Competitive Assortment and Price Optimization

  • Guillermo Gallego
  • Huseyin Topaloglu
Part of the International Series in Operations Research & Management Science book series (ISOR, volume 279)


In the models that we studied thus far, we considered the decisions made by a single firm. The implicit assumption in our development was that the other firms do not react to the decisions of each other. Naturally, this is almost never the case. When a firm decreases its prices, fearing loss of customers, its competitors may also decrease its prices. Both online and brick-and-mortar retail stores consider the assortments offered by the other stores when making planning their assortments. There is vast literature on modeling competition. Nevertheless, despite the fact that competition is the rule rather than an exception and there is vast literature on modeling competition, the development of operational models that can drive real-time decision making under competition is in its infancy. In most operational models, it is often the case that the competition is ignored or modeled rather simplistically. Perhaps, the most important reason for this is that explicitly modeling competition often times results in intractable models. Thus, for the sake of computational tractability, the reactions of the other firms are ignored. Furthermore, the data that drive the operational models are often collected in a competitive environment, and one usually naively hopes that building a noncompetitive model driven by data collected in a competitive environment will take care of the competition itself, but of course, this hope is not based on any scientific evidence.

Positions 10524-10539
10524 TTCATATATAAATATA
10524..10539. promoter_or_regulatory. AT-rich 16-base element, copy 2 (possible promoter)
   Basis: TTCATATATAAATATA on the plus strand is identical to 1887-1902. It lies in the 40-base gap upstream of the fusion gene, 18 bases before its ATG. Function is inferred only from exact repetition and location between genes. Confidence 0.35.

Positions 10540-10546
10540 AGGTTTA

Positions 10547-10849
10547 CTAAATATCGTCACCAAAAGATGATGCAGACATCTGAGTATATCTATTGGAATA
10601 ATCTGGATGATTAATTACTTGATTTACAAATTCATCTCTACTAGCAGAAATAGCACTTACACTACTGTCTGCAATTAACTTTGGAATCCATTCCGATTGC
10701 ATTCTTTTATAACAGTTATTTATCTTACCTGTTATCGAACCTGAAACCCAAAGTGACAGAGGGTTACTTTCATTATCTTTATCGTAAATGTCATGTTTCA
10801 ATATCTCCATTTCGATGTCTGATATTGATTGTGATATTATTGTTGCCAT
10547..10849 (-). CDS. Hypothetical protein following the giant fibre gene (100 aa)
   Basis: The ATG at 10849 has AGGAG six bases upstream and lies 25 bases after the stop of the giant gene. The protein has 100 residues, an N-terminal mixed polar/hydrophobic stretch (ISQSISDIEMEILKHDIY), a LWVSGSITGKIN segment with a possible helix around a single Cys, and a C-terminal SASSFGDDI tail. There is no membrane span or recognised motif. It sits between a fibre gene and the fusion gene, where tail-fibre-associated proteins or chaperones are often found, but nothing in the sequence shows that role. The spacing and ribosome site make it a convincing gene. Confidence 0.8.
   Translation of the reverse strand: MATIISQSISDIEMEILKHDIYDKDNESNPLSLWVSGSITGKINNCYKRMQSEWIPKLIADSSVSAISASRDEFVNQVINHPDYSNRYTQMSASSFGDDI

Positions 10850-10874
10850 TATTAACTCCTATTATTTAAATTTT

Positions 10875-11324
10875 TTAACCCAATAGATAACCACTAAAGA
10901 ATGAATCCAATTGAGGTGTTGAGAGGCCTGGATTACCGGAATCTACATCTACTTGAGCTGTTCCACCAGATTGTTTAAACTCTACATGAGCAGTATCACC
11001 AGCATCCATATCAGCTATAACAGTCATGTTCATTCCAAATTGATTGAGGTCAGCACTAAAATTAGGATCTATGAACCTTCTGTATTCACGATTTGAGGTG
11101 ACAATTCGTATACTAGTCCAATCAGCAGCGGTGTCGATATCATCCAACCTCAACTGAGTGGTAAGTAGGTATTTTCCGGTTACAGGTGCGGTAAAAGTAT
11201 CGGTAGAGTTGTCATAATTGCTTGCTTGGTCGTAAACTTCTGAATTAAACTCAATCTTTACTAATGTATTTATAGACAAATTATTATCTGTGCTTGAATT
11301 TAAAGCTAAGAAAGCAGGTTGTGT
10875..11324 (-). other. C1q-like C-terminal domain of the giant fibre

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Copyright information

© Springer Science+Business Media, LLC, part of Springer Nature 2019

Authors and Affiliations

  • Guillermo Gallego
    • 1
  • Huseyin Topaloglu
    • 2
  1. 1.Clearwater BayHong Kong
  2. 2.ORIECornell UniversityNew YorkUSA

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